Last week three Futurants took part in the Week of Russian Literature in Oslo, an event that aimed at making contemporary Russian literature and culture better known among Norwegians. Several acknowledged Russian writers attended the event, which saw the launch of several translated contemporary novels and three collections of translated Silver Age poetry.

In addition to research, outreach is a cornerstone in the Future of Russian project. Contributions by participants of the project in different media can be found on our web site.

During last week’s event Ingunn Lunde and Tine Roesen participated in a seminar on Vladimir Sorokin’s literary style, where Roesen talked about her translation of Den’ oprichnika into Danish. The seminar was opened stylishly, when Lunde and Roesen, together with the Norwegian translator Hege Susanne Bergan, staged parts of Sorokin debut novel Ochered’.

Hege Susanne Bergan reads from her translation of Sorokin under the master’s watchful eye. Tine Roesen listening.

Lunde also interviewed Aleksei Slapovskii about his newly translated novel Oni. Martin Paulsen interviewed Vladimir Makanin about the novel Andegraund, ili geroi nashego vremeni, and chaired a seminar on the search for a Russian identity in contemporary Russian political movements. Later Paulsen interviewed Slapovskii during an ensuing event at Hå outside Stavanger in south-western Norway.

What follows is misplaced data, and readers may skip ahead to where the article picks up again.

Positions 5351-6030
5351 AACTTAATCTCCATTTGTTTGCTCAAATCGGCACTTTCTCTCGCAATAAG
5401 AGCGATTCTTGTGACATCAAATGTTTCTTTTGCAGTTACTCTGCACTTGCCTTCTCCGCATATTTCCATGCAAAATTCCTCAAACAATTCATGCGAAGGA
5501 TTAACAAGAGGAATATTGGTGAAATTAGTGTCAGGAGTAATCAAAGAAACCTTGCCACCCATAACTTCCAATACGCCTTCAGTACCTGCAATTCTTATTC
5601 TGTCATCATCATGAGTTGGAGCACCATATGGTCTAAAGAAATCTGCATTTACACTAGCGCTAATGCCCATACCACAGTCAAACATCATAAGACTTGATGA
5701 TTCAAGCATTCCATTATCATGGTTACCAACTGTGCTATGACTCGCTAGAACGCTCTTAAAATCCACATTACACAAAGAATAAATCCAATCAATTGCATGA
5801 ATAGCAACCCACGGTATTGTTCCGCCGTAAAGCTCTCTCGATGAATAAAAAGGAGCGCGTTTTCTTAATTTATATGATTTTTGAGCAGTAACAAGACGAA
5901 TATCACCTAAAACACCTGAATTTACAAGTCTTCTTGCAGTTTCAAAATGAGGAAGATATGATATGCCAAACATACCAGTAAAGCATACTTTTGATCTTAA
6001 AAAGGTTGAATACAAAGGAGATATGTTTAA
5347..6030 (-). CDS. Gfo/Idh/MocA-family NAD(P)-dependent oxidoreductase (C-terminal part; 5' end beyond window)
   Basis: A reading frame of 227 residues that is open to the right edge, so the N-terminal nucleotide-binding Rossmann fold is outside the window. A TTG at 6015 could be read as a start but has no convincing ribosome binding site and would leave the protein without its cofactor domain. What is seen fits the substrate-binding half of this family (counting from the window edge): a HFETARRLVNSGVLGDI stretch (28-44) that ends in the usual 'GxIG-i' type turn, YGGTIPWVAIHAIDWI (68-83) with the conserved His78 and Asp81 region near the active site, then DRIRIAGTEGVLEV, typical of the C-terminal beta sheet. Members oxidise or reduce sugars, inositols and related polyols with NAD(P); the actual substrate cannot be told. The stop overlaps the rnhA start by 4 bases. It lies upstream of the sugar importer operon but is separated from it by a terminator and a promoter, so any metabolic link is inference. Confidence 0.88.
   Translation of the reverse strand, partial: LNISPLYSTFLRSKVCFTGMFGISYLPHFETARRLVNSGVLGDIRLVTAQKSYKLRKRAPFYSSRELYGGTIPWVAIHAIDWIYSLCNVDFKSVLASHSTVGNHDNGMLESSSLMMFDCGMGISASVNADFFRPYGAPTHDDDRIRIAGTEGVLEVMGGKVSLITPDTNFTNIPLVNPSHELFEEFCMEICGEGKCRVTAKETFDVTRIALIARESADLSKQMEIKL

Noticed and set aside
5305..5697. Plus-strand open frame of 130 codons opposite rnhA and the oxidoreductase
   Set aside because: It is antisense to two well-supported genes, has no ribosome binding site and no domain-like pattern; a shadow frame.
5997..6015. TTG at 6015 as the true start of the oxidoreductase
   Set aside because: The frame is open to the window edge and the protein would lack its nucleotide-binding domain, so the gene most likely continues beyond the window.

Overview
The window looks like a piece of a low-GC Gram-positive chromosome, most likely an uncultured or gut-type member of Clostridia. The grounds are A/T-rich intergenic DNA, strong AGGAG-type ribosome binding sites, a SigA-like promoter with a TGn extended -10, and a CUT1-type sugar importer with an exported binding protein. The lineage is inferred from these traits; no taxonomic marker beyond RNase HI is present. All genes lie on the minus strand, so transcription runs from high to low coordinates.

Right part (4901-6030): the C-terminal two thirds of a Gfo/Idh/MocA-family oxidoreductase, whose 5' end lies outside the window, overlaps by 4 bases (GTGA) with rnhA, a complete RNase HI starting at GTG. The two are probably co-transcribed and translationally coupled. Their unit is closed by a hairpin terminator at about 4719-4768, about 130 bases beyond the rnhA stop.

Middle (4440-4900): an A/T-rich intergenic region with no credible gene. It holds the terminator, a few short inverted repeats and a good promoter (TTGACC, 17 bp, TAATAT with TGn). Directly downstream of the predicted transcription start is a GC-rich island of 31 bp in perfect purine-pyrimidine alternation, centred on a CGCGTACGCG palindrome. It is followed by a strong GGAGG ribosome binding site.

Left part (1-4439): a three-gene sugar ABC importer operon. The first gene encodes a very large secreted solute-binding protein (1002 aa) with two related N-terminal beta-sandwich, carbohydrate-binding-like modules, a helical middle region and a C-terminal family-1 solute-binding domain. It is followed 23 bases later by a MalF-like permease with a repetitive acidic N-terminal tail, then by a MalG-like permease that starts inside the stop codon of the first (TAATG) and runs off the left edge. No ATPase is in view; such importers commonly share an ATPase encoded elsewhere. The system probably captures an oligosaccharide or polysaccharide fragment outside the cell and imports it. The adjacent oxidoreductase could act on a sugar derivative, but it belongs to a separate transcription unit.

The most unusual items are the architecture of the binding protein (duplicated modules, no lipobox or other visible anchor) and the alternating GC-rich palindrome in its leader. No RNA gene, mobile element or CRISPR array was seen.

The event came with a pleasant surprise when it was announced that Annika Bøstein Myhr won the first price in a competition among young Norwegian translators for her translation into Norwegian of Andrei Gelasimovs short story “Nezhnyi vozrast”. Bøstein Myhr did her MA within the framework of the Landslide of the Norm project that preceded the Future of Russian.

Later this year the Landslide project will be remembered in an event that again links research with outreach. The highly successful Russian writer Mikhail Shishkin has accepted an invitation to give the Annual Landslide of the Norm lecture on Thursday 22 September, and the evening before he will talk about his recent novel Pismovnik in the Bergen Student Club.

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